As Workers Gather, Town Watches Eagle-Eyed
Sunday, September 16, 2007
As the sun rose yesterday, dozens of men gathered at Herndon's new, unofficial hiring site for day laborers -- a dirt path next to a public park -- a day after town officials shut a controversial permanent hiring center a mile and a half away.
Only two of about 50 workers had found jobs as the morning ended, a sign that it may be difficult to mirror the success of the official day-laborer center. On an average Saturday, the center would have helped connect about 45 workers with employers, said Angel Morales, coordinator for the center.
"I talked to some of the guys, and they're expecting the worst," Morales said.
Other signs indicated that the transition will be less than smooth. A woman driving by the new site near Alabama Drive Park paused for about 30 seconds in the road to talk to a worker and was ticketed by a Herndon police officer for blocking traffic.
"They're watching like hawks," said Marco Amador, education and outreach coordinator for the National Day Laborer Organizing Network, based in Los Angeles.
At 9 a.m., a town zoning official showed up to inspect a Salvadoran food truck from which the men were buying coffee and sandwiches. About 20 minutes later, the owner closed up shop after he was told that he lacked a special permit.
Although the men were organized and well-behaved, they kept walking on the park grass, where they are not allowed to solicit jobs. Periodically, some broke into song or started laughing loudly, prompting some of their fellow laborers to ask them keep the noise down.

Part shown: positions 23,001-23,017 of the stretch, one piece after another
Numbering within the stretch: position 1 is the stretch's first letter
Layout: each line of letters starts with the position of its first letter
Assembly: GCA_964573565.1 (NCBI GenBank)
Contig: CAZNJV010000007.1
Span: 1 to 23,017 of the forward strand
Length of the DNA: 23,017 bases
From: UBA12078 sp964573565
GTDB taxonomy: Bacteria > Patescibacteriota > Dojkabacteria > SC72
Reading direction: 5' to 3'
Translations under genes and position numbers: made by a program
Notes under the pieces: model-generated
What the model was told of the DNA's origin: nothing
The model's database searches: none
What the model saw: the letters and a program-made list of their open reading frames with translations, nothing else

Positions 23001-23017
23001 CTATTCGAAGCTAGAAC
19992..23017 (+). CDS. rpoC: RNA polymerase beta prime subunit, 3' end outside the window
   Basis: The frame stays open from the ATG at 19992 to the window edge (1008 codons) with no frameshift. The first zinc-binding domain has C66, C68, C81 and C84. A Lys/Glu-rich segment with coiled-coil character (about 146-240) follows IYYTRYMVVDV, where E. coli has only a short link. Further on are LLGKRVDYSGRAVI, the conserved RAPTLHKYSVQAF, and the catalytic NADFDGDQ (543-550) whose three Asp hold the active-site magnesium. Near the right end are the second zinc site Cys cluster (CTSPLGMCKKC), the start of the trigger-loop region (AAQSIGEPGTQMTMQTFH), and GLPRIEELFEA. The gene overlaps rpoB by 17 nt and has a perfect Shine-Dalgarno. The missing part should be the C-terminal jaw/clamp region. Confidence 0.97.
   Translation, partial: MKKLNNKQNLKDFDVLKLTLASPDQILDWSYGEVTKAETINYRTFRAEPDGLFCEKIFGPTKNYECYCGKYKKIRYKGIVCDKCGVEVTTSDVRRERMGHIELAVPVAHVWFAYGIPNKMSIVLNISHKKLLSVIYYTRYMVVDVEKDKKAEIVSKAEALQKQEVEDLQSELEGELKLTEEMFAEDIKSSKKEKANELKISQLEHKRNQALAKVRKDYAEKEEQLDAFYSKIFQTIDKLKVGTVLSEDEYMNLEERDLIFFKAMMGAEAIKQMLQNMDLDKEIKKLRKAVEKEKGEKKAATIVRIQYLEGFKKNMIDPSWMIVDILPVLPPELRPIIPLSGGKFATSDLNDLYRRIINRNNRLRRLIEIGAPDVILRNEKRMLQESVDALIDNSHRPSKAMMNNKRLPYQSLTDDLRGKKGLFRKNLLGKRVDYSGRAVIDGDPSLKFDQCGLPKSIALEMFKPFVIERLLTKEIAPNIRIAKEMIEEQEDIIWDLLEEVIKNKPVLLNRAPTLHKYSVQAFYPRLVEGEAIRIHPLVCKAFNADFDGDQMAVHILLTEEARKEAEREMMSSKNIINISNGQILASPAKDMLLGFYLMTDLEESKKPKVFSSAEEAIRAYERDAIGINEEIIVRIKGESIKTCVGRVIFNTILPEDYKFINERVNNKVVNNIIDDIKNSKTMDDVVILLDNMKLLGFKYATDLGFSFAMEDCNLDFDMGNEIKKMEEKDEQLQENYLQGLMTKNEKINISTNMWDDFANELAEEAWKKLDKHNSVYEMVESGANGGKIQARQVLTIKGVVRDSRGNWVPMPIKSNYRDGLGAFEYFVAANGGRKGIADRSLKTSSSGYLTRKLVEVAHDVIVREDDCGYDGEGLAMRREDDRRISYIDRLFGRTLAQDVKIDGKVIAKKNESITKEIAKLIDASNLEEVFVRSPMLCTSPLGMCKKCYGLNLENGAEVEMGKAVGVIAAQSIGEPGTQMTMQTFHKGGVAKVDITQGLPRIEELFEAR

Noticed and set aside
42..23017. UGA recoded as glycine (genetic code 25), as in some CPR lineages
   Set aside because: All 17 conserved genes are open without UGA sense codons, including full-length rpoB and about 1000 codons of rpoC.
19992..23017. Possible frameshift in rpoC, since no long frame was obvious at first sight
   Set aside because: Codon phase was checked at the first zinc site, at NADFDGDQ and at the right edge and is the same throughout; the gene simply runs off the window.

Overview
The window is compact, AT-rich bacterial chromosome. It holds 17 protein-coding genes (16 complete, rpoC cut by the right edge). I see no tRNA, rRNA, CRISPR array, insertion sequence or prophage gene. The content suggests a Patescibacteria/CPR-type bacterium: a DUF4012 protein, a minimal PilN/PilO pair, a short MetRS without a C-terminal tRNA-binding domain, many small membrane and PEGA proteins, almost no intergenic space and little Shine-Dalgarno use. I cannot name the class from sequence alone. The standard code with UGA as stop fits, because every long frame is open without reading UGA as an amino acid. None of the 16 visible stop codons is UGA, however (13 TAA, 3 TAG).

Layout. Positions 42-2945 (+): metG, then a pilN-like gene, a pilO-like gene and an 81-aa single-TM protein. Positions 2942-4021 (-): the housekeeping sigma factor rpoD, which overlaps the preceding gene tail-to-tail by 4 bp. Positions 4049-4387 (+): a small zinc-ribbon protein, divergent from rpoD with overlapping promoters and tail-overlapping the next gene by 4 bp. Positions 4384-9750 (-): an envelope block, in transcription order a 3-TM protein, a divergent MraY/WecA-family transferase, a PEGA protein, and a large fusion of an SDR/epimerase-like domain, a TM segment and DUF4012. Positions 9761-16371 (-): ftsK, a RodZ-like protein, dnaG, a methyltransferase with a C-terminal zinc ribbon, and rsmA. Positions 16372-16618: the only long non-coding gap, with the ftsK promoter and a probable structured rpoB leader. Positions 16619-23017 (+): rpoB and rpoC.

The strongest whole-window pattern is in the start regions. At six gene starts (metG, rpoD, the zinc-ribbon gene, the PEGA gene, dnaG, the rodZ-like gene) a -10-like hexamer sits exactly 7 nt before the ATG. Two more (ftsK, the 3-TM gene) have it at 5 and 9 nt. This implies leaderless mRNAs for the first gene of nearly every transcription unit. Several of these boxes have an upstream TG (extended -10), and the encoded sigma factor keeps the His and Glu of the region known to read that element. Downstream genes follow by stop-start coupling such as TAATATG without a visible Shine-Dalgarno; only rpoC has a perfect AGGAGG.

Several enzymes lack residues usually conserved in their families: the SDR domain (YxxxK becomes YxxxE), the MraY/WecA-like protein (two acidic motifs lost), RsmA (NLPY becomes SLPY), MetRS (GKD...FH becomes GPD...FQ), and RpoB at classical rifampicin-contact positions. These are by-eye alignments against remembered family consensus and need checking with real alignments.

Samuel Nosegbe, 45, who walks through the park every day to get to work, watched as one worker started belting out a tune and several others clapped to the beat.
"They will be here every day? This is wrong," said the Sterling resident. "This is what the town didn't want to happen."
The Herndon Town Council voted this month to shut the nearly two-year-old Official Workers Center, which was designed to keep the workers off the streets, where their informal solicitation for jobs was considered a public nuisance. As many as 130 mostly Hispanic men showed up each morning to connect with employers who needed short-term labor.
Town officials had hoped to limit the center to legal residents by checking workers' documents. But last month, a judge ruled that the town had to provide the space for all workers -- legal or not -- to enforce its anti-solicitation ordinance. Otherwise, the judge said, it would infringe on the workers' constitutional rights to free speech and assembly.
Vice Mayor Dennis D. Husch said he was not thrilled at the notion of dozens of men gathering at a public park but had no choice but to accept it.
"It can't bother me," he said Friday. "They have freedom of assembly."
Still, town officials plan to use other tools to regulate the group. The workers are forbidden from seeking work inside the park or impeding traffic, for example.
Several workers said that they felt harassed and unwanted by the town but that they would keep looking for work in Herndon -- at the park or some other place.
Augusto Hernandez, 36, came to the United States from Mexico in 2000 but left his wife and child there, he said with the aid of a translator. Hernandez said he tries to send them $500 every two weeks, an amount he thinks will shrink now that he is back on the streets, flagging down construction trucks in search of work.
As a chill wind blew across the park, hinting at the harsh weather to come, Hernandez said the center, which was managed by a nonprofit group and offered shelter, was a blessing. But its closure will not stop him from trying to find work.
"We have to work. We have families," he said. "We have to struggle to make things better for the people we love."